Each year, people around the world use this day to host events to promote international criminal justice, especially support for the International Criminal Court. The day has been successful enough to attract international news attention, and for groups to use the day to focus attention on particular issues such as genocide in Darfur, Falun Dafa, and serious crimes of violence against women.

International Firgun Day

“International Firgun Day”, is celebrated yearly on July 17, where people share compliments or express genuine pride in the accomplishment of others on social media. To help promote the holiday, MadeinJLM holds an overnight marketing hackathon at the night before July 17 and an online automatic Firgun-generating tool in several languages, called the “Firgunator”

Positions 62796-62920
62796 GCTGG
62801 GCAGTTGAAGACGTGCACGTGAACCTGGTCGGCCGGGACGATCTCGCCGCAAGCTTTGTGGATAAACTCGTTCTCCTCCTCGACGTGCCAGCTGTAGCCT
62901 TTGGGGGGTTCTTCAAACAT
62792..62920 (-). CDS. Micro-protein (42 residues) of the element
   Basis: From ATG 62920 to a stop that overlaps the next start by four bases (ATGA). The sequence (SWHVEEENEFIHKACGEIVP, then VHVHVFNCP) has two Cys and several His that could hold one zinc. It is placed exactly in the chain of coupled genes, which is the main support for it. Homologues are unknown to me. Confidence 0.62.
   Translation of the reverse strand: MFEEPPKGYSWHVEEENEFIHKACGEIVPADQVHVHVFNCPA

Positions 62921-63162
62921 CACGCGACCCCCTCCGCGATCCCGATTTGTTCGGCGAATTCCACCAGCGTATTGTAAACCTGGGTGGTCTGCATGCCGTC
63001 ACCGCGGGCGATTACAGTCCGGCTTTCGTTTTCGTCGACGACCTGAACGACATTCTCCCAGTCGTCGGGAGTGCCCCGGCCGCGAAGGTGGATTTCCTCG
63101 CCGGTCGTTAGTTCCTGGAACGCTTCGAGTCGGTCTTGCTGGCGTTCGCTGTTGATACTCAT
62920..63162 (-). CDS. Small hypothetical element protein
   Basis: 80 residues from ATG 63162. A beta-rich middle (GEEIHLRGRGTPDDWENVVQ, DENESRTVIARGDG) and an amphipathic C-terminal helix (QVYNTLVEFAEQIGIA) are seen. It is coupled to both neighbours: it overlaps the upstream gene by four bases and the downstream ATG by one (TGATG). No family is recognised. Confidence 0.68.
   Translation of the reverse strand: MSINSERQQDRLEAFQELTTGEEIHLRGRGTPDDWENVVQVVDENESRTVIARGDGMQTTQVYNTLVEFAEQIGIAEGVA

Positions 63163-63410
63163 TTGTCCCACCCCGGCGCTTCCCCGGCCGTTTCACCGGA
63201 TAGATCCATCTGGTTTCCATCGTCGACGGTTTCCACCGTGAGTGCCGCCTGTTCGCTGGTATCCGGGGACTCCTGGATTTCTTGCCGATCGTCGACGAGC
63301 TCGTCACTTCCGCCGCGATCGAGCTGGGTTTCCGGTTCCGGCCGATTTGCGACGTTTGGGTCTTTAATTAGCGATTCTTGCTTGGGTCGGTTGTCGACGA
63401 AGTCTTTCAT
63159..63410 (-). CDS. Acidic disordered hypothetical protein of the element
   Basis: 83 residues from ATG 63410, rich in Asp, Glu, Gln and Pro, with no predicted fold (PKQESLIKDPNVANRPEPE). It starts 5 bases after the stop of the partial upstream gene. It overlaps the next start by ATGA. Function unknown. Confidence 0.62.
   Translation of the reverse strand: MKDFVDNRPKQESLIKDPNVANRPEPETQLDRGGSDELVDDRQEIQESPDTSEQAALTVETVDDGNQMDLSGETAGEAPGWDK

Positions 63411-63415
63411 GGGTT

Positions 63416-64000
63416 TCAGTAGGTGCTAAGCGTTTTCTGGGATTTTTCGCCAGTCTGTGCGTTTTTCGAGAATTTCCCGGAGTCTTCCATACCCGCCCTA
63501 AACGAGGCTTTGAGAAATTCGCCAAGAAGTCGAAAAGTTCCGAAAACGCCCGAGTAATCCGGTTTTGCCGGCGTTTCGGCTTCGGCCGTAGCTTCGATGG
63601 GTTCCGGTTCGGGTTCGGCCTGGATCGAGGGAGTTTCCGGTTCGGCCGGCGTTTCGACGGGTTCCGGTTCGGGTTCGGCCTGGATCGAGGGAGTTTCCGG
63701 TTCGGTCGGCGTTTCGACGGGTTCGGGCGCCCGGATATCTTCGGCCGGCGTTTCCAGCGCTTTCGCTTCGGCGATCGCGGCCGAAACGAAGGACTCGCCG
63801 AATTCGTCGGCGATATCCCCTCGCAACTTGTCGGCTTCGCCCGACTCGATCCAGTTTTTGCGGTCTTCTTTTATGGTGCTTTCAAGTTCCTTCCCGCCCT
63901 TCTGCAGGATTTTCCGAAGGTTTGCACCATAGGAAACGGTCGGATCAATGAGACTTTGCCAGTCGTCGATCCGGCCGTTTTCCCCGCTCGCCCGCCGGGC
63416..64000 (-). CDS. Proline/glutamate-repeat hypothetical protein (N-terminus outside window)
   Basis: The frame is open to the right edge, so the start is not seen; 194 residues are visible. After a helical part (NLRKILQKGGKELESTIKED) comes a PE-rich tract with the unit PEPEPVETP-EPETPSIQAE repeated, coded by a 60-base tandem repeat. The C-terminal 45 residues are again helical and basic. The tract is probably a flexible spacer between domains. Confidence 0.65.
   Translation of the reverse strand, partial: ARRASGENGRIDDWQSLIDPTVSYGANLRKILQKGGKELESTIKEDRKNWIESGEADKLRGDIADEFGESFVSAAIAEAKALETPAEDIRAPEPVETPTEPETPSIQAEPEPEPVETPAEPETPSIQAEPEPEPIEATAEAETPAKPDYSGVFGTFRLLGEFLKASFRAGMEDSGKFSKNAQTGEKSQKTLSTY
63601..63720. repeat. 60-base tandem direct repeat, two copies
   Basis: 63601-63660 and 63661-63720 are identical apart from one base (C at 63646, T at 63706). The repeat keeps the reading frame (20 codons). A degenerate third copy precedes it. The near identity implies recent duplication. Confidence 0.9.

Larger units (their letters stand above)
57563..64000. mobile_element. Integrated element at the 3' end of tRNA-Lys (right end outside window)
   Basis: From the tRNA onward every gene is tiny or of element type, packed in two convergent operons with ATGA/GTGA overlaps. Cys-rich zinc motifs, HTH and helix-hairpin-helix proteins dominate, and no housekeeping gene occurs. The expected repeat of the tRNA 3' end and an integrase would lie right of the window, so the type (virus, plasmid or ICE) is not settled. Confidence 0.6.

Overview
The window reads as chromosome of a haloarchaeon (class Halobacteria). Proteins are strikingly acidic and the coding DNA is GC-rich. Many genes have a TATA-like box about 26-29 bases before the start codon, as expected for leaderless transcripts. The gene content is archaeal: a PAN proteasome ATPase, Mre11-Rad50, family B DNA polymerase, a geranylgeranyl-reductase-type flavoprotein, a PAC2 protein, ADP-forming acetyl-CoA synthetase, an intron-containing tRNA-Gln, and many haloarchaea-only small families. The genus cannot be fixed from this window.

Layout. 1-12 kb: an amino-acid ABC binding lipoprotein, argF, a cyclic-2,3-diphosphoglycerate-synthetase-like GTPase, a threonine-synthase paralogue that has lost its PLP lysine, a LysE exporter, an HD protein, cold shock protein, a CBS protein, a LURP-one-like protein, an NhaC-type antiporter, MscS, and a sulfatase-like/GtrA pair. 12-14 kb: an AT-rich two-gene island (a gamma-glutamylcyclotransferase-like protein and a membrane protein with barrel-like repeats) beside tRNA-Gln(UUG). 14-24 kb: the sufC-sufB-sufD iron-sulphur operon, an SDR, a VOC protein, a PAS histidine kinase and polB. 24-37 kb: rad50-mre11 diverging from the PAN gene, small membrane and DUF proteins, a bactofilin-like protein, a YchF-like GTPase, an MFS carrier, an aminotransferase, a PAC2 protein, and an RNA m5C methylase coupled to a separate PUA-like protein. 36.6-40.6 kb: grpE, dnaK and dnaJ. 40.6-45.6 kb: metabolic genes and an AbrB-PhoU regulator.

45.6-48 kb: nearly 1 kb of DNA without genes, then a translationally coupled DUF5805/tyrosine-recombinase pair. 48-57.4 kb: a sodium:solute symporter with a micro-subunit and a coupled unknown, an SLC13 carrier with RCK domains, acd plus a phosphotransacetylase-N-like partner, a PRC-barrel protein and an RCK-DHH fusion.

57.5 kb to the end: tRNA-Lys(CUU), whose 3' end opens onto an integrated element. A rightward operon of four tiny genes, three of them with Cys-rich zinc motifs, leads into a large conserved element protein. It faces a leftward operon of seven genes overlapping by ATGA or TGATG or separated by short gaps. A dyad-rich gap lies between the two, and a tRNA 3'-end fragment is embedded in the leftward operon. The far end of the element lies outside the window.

Firgun (Hebrew: פירגון) is an informal modern Hebrew term and concept in Israeli culture, which describes genuine, unselfish delight or pride in the accomplishment of the other. Another definition describes Firgun as a generosity of spirit, an unselfish, empathetic joy that something good has happened, or might happen, to another person. The concept does not have a one-word equivalent in English. The infinitive form of the word, “Lefargen”, means to make someone feel good without any ulterior motives. This absence of negativity is an integral part of the concept of firgun.